... I translated a brief biography of him a few years ago for a Japanese class. There s actually some debate on his name; Anjiro, Yajiro, Ajiro... He was theMessage 1 of 37 , Nov 9, 1999View SourceJoshua Badgley wrote:
> Does anybody else know of a Japanese individual, who encouraged FrancisI translated a brief biography of him a few years ago for a Japanese class.
> Xavier to come to Japan, named Paul Yajiro (I can't remember the last name
> right now, and I don't have the book handy)? Apparently he was a fugitive
> from Japan and converted to Christianity, and I am guessing that is why he
> is named Paul (Definitely not a Japanese name).
> Does anybody else know more about this individual? Has anyone considered
> using a Christian name like that for a Japanese persona? (I would not
> want to see it abused, but it would be interesting to see it at least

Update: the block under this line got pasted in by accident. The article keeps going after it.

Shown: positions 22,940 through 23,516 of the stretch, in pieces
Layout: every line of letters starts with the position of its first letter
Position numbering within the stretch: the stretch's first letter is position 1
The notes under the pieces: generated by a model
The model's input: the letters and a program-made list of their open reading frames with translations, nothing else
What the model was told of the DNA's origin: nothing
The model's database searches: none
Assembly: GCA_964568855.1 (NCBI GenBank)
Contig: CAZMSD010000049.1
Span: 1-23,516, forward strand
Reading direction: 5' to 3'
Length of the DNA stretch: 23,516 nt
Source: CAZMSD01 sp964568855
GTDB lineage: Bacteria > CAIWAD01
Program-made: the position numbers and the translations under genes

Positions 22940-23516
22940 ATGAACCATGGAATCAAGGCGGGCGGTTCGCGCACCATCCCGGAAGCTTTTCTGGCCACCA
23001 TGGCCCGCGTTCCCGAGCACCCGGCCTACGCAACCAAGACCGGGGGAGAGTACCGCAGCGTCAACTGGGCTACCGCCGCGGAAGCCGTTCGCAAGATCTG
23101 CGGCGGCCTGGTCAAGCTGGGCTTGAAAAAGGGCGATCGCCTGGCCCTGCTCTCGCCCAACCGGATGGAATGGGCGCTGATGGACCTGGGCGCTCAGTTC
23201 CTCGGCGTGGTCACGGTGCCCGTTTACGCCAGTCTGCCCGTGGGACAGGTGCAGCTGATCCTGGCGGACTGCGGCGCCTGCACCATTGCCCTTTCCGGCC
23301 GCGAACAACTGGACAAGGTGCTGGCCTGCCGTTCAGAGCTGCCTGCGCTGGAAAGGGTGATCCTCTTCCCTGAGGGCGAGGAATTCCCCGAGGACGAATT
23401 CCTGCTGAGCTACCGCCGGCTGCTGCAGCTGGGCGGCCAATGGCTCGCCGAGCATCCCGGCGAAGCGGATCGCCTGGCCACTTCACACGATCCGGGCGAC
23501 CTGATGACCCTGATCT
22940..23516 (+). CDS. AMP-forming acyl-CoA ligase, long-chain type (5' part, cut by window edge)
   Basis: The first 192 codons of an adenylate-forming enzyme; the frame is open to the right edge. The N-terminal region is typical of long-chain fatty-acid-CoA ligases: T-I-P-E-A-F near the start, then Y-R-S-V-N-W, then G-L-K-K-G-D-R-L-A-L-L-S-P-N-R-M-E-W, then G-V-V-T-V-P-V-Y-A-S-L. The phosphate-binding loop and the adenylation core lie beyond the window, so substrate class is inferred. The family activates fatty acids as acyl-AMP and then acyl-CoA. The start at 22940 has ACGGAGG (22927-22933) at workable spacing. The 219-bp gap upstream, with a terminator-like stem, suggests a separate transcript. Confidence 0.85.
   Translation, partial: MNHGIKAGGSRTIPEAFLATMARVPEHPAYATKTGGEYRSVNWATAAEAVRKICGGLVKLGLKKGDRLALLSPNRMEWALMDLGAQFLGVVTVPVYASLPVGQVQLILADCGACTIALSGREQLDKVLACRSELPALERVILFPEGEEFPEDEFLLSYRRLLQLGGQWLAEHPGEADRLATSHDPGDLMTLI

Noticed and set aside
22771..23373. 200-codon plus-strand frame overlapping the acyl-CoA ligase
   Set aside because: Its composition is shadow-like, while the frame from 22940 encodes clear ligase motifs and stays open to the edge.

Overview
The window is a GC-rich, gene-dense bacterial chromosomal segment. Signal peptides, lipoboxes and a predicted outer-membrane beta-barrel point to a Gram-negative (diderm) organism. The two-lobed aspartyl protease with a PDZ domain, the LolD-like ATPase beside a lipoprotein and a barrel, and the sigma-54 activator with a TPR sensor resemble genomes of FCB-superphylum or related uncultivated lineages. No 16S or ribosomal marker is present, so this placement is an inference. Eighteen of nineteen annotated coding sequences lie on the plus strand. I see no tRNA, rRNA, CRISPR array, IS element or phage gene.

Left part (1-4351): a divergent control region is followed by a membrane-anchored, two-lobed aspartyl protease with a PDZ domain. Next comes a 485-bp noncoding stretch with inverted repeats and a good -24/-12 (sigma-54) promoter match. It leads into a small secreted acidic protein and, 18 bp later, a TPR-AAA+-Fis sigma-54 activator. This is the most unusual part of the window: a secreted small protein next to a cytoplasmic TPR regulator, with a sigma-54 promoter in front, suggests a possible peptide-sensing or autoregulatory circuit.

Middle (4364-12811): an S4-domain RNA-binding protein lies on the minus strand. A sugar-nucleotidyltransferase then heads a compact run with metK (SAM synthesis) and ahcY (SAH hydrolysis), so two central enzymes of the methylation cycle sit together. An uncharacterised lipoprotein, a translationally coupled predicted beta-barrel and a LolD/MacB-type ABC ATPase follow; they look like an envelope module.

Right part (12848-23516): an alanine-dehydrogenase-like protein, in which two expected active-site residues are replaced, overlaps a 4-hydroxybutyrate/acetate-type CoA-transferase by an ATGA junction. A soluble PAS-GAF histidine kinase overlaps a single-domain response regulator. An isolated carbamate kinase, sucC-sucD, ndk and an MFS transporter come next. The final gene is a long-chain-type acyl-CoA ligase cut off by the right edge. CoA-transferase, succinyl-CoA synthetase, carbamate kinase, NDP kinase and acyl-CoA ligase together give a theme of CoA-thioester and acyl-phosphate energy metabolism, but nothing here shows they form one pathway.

There's actually some debate on his name; Anjiro, Yajiro, Ajiro... He was the
first Japanese Christian. If you want, I can send you an e-text of the bio.
It's about 10 pages long, IIRC.
... You re right, my bad - do(h)o would be doo , and do(f)u would be dou . See, I learned something already! Akimoya (whou sezs you can t teech an AuldeMessage 37 of 37 , Nov 10, 1999View SourceOn Wed, 10 Nov 1999, Anthony J. Bryant wrote:
> > OK, so "Do itashimashite" is actually "Do(h)o itashimshite", and should beYou're right, my bad - "do(h)o" would be "doo", and "do(f)u" would be
> > spelled "Dou itashimashite"?
> Not quite. TODAY it is "dou". A century ago, it was spelled "dofu" but
> pronounced "dou." MANY MANY MANY centuries ago, it WAS pronounced "dofu," or
> so they think.
See, I learned something already!
(whou sezs you can't teech an Aulde Phart noo trix?)